Andrew Haigh’s Lean on Pete follows a boy (Charlie Plummer) and a racehorse from Portland, Oregon, to the desert, the increasingly desolate landscape reflecting the boy’s loneliness and his futile quest for home.
A brutally sad story told largely through wide-open space and silence, Lean on Pete gets a bit of color from its supporting cast, including Steve Buscemi and Chloë Sevigny. Sevigny plays Bonnie, a female jockey who’s struggling against the misogyny of the racing world and the physical pain she has to endure for a living. A deviation from many of the solemn characters who populate Leon on Pete, Bonnie is joyful and kind, and her excitement and empathy offer a brief respite for both the protagonist and the audience as the film takes an even darker turn.
While snowed in in NYC, Sevigny told me that the novel of the same name that Lean on Pete is based on is actually “a lot more brutal.” “He goes into different foster homes, there is more abuse. So I actually think the film is a much lighter version, it is almost a Disneyfied version,” Sevigny laughed, with both of us agreeing that Disney wasn’t the first thing that came to mind when watching it. “I have seen the movie three times now, and I cried continuously all three times,” she admitted. “Even though I know the story and where it’s going, I’m still affected by it. I mean, I think it shows real strength in Andrew as a filmmaker and how immersive the film is and how touching it is.”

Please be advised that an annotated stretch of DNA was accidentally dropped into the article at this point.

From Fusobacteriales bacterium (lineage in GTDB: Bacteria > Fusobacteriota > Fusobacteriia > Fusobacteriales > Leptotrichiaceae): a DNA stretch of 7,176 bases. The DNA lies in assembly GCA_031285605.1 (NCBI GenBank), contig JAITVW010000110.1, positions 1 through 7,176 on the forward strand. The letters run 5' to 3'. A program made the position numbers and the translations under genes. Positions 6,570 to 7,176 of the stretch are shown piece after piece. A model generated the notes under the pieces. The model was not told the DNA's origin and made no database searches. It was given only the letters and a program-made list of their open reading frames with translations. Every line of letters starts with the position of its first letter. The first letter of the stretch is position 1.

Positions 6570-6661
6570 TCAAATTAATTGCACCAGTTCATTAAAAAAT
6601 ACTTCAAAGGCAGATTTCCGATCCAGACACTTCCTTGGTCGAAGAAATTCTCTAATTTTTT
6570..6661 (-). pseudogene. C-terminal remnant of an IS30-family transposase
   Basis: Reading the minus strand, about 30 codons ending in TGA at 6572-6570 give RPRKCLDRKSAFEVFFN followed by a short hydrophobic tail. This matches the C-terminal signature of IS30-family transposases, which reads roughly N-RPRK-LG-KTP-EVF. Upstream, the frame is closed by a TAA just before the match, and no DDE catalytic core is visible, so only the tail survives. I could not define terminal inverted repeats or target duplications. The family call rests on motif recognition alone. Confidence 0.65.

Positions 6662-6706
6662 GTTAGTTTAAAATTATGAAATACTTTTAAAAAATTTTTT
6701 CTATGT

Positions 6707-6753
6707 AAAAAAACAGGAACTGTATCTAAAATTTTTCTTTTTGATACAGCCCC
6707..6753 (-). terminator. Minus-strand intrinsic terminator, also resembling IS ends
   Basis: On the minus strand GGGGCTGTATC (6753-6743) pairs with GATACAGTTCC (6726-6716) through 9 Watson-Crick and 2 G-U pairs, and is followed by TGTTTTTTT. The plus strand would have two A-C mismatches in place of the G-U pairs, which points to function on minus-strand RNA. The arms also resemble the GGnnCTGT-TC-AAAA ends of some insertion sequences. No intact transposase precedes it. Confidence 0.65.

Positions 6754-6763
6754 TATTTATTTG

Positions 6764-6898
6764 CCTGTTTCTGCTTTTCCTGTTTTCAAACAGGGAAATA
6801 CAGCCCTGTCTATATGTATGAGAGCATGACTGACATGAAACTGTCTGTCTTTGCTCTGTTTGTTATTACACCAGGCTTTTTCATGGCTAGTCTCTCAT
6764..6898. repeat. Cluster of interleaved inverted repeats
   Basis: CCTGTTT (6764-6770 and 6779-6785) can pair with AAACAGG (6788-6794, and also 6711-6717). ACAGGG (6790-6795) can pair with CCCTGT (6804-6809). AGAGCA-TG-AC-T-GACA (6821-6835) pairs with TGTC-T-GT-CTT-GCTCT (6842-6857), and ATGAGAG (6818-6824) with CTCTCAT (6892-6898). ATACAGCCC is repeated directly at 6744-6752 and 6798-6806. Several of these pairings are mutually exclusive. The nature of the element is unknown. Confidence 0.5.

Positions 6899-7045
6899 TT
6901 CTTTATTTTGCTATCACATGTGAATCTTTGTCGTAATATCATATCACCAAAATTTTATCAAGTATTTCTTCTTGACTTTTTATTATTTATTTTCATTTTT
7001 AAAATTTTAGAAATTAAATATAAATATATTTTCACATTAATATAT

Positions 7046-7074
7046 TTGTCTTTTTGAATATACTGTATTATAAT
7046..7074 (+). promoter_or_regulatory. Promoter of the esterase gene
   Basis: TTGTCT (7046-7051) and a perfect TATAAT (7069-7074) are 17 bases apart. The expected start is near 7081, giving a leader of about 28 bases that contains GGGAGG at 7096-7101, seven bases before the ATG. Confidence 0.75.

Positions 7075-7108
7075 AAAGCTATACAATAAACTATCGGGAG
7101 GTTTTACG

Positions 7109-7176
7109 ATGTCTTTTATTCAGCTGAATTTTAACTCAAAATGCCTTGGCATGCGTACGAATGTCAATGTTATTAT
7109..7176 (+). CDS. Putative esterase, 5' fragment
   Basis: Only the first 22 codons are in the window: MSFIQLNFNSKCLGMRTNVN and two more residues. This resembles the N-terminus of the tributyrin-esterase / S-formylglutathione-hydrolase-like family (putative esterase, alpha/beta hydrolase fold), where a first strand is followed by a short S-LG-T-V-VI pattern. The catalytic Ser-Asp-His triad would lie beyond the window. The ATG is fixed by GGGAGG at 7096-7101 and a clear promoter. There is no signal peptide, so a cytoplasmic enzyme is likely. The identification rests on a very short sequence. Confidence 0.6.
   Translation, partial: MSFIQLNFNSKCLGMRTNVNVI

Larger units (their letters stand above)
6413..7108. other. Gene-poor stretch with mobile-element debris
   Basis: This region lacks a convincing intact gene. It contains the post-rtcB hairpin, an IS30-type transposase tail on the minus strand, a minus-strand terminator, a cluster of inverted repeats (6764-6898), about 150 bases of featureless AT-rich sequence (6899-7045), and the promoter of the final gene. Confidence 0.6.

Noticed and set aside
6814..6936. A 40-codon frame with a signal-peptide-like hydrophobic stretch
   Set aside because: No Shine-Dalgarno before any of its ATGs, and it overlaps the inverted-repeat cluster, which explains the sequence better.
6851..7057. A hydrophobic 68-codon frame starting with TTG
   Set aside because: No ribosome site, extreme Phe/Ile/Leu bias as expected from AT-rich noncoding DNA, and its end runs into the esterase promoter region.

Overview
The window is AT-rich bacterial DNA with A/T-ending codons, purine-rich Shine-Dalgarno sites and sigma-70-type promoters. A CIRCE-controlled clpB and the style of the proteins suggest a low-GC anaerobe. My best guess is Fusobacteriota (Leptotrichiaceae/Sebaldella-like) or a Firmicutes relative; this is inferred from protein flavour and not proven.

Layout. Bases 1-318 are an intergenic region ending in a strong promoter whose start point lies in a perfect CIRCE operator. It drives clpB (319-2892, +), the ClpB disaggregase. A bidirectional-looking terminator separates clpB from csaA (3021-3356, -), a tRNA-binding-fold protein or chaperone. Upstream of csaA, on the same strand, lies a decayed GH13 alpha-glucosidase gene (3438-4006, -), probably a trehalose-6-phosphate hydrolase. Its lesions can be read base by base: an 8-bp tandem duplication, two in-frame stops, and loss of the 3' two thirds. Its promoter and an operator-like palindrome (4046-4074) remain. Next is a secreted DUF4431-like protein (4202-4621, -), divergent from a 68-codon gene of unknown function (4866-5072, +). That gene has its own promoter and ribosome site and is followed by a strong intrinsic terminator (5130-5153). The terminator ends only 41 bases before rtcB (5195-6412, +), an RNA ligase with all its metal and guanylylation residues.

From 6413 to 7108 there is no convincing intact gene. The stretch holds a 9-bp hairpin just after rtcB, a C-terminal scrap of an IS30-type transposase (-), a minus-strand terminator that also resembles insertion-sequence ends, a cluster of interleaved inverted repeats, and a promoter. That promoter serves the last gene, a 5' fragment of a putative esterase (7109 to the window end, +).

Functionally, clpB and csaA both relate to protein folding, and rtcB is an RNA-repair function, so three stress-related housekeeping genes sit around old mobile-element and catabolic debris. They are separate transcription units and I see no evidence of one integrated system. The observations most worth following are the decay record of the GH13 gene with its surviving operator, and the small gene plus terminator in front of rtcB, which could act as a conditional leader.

Sevigny described Bonnie as a “real salt of the earth character,” adding, “I don’t know if I’d played a character like that in a while. I just liked how grounded she was, how real she was, kind of this tough love thing she’s giving him.” Sevigny does see a lineage between Bonnie and other past roles, although she doesn’t quite understand why journalists always ask her for a “through line” to connect her characters. “There is a realness to her, perhaps,” she mused. “I think that there is strength in all of my characters. I don’t want to seem like a pushover you know, although it would be probably fun to play a pushover character.”